Full frame sensor size explained: exploit its advantages for pro-quality pictures

    | Photography Tutorials | Tutorials | 21/11/2012 11:30am

    Pros and Cons of a full frame sensor


    How to make a bokeh portrait

    Swapping to a larger format isn’t without its issues…

    Pros of full frame sensors

    • Great ‘bokeh’ (shallow depth of field effects) – images have a sense of depth
    • Larger photosites offer improved dynamic range and high ISO performance
    • Lenses deliver their ‘true’ focal length – no need to apply a focal factor
    • Higher resolution from the bigger sensor area and more megapixels
    • Bigger bodies for those with bigger hands!
    • You can print pictures bigger and you have more leeway when cropping

    Cons of full frame sensors

    • Harder to get enough depth of field for those shots that need it
    • You need the best lenses and best technique to properly exploit any advantage in quality
    • Disproportionately expensive – the D7000, for example, is half the price of the D600 yet has very similar features
    • Big file sizes can quickly fill your memory cards and place heavy demands on your computer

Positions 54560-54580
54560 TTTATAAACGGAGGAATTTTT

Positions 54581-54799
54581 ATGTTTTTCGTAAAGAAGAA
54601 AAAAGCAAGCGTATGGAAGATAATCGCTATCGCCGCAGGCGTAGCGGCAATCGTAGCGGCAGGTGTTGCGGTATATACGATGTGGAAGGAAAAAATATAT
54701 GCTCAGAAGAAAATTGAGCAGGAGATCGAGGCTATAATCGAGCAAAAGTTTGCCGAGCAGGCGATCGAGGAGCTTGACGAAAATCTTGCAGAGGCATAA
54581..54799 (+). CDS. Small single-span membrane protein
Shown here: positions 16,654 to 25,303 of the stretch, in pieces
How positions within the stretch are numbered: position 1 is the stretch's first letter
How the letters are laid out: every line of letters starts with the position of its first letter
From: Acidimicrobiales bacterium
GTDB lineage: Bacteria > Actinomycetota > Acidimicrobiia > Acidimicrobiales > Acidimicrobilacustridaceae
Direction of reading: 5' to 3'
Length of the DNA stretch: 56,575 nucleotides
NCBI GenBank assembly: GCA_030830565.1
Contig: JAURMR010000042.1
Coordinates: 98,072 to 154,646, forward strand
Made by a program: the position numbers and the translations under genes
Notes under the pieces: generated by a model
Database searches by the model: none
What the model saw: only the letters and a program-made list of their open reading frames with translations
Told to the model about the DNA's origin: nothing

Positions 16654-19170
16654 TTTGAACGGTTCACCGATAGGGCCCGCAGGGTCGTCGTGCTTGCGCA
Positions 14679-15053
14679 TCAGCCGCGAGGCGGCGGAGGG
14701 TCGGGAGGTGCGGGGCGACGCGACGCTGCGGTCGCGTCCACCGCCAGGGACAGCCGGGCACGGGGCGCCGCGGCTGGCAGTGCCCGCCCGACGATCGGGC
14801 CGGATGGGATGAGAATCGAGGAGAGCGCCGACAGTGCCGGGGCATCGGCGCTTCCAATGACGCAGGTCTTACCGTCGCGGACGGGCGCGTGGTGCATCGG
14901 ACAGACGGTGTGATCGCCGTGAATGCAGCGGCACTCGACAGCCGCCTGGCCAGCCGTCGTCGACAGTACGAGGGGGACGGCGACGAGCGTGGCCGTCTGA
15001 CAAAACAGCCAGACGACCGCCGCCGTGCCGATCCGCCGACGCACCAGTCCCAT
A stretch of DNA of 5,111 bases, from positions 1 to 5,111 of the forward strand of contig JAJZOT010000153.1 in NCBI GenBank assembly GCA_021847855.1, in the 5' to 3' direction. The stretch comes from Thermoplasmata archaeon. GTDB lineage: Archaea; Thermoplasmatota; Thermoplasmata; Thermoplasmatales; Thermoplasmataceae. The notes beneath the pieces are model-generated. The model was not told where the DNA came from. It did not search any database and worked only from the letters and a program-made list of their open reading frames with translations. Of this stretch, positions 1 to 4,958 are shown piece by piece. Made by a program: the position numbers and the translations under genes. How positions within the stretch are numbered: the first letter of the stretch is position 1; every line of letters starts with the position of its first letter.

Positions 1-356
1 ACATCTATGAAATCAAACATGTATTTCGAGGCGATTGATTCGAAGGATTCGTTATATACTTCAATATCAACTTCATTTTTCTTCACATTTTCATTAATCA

• You can use all lenses on DX cameras, but only FX lenses, realistically, on an FX camera
    • Telephotos don’t have the same ‘reach’ on an FX camera compared to the 1.5x focal factor of DX cameras

    PAGE 1: What is full frame?
    PAGE 2: Lens loyalties with full frame
    PAGE 3: Why the depth of field is different
    PAGE 4: How to shoot with a full frame sensor
    PAGE 5: How a full frame sensor affects your pictures
    PAGE 6: Pros and cons of using a full frame sensor


    12 common errors of night photography (and how to fix them)
    73 photo locations to shoot before you die
    49 awesome photography tips and time savers

    Posted on Wednesday, November 21st, 2012 at 11:30 am under Photography Tutorials, Tutorials.

    Tags: , , , ,

    Share This Page